ACLU attorney Miriam Aukerman will discuss her many successes challenging sex offender laws in Michigan at the ACSOL conference on Friday, September 17, at 12:30 p.m. (Pacific). After her presentation, attorney Aukerman will be available for questions from conference attendees.
“Attorney Aukerman has done what many other attorneys have been unable to do,” stated ACSOL Executive Director Janice Bellucci. “That is, she has persuaded courts that the requirement to register is punishment and therefore new sex offender laws cannot be applied retroactively.”
Litigation in one case, Does v. Snyder, began about 10 years ago when several registrants challenged new sex offender laws in Michigan that were applied to them retroactively, The new laws including a prohibition that registrants could not live, work or loiter within 1,000 feet of a school and divided registrants into three tiers based upon the crime of conviction, not current dangerousness.
In a strongly worded decision, the 6th Circuit Court of Appeals ruled that Michigan’s sex offender laws impose punishment and therefore new registration laws could not be applied retroactively. Statements in the decision include “SORA brands registrants as moral lepers solely on the basis of a prior conviction” and “SORA’s requirements also resemble traditional shaming punishments.” The Court also noted that, due to the new registration laws, registrants “have had trouble finding a home in which they can legally live or a job where they can legally work.” Further, the Court noted that the school zone restrictions have prevented registrants from watching their children or grandchildren “participate in school plays or on school sports teams” as well as “visiting public playgrounds.”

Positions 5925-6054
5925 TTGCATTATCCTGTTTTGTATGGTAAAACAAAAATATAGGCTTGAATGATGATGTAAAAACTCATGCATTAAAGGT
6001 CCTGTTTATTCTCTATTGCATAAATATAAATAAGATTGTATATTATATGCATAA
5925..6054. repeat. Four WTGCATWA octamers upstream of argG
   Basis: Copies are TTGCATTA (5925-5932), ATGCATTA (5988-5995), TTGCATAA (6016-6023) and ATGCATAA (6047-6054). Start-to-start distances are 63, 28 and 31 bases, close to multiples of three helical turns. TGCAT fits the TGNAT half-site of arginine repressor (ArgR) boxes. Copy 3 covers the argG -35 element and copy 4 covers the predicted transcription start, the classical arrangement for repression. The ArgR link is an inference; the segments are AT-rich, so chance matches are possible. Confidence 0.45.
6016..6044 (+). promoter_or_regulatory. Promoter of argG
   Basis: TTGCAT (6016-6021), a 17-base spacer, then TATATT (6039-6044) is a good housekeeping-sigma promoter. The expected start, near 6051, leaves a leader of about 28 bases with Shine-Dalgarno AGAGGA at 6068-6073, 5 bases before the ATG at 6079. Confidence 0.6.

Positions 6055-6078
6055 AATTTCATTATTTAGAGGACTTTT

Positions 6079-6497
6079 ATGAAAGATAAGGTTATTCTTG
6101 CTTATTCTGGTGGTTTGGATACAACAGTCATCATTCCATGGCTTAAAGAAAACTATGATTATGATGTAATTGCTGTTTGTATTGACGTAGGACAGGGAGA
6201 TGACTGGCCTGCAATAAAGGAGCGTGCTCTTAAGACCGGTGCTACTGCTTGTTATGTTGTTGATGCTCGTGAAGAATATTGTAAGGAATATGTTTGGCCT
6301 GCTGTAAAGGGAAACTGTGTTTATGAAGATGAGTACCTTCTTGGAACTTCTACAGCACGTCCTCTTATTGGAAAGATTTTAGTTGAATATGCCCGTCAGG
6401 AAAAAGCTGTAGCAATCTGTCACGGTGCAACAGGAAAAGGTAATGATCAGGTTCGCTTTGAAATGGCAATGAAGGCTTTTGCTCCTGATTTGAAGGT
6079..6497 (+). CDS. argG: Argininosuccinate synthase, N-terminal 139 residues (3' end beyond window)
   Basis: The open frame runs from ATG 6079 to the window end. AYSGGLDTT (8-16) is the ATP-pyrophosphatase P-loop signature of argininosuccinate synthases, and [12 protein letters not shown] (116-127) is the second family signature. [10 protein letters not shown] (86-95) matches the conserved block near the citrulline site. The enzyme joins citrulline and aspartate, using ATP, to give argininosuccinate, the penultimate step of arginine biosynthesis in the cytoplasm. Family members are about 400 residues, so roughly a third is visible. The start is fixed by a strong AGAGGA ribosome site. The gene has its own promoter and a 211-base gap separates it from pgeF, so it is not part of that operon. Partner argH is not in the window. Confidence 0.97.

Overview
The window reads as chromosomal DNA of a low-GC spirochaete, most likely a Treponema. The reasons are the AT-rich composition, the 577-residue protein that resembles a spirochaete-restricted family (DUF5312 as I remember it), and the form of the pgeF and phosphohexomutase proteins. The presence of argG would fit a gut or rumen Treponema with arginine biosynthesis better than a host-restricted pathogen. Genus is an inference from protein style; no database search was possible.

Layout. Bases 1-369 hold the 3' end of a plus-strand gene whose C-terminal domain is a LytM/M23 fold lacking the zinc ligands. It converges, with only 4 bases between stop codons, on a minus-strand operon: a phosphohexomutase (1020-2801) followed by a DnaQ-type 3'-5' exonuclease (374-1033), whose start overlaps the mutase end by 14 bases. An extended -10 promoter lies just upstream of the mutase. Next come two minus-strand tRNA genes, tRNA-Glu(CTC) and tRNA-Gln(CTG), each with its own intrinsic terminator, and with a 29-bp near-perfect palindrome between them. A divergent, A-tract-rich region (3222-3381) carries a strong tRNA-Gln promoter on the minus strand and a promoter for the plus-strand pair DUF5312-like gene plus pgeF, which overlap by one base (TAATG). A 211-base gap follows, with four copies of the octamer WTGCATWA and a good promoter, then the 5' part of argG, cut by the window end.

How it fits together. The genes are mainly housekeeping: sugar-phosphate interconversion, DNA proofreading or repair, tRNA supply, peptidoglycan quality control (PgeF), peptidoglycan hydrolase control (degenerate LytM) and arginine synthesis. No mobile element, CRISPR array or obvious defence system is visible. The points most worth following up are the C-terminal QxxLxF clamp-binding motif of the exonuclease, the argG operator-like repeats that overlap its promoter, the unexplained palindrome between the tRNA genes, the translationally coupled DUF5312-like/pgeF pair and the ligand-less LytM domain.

The defendants in the case, including the Governor, did not like the court’s ruling and therefore requested review of that decision by the U.S. Supreme Court. However, the U.S. Supreme Court denied that review.
“Michigan has been a battleground for registrants’ rights for a decade,” stated Bellucci. “After this case was decided, the legislature made feeble attempts to revise the state’s sex offender laws. Attorney Aukerman will explain during the conference the current state of Michigan’s sex offender laws.”
Although she was not an attorney in the recent case, People v. Betts, Aukerman will explain its significance to registrants currently residing in Michigan. In that case, the Michigan State Supreme Court ruled that some sex offender laws constitute punishment and therefore cannot be applied retroactively. Similar to the 6th Circuit Court of Appeals decision, this court acknowledged the U.S. Supreme Court decision, Smith v. Doe, which ruled that sex offender laws in Alaska did not constitute punishment and then explained that sex offender laws in Michigan were harsher for several reasons including the fact that registrants must register in person.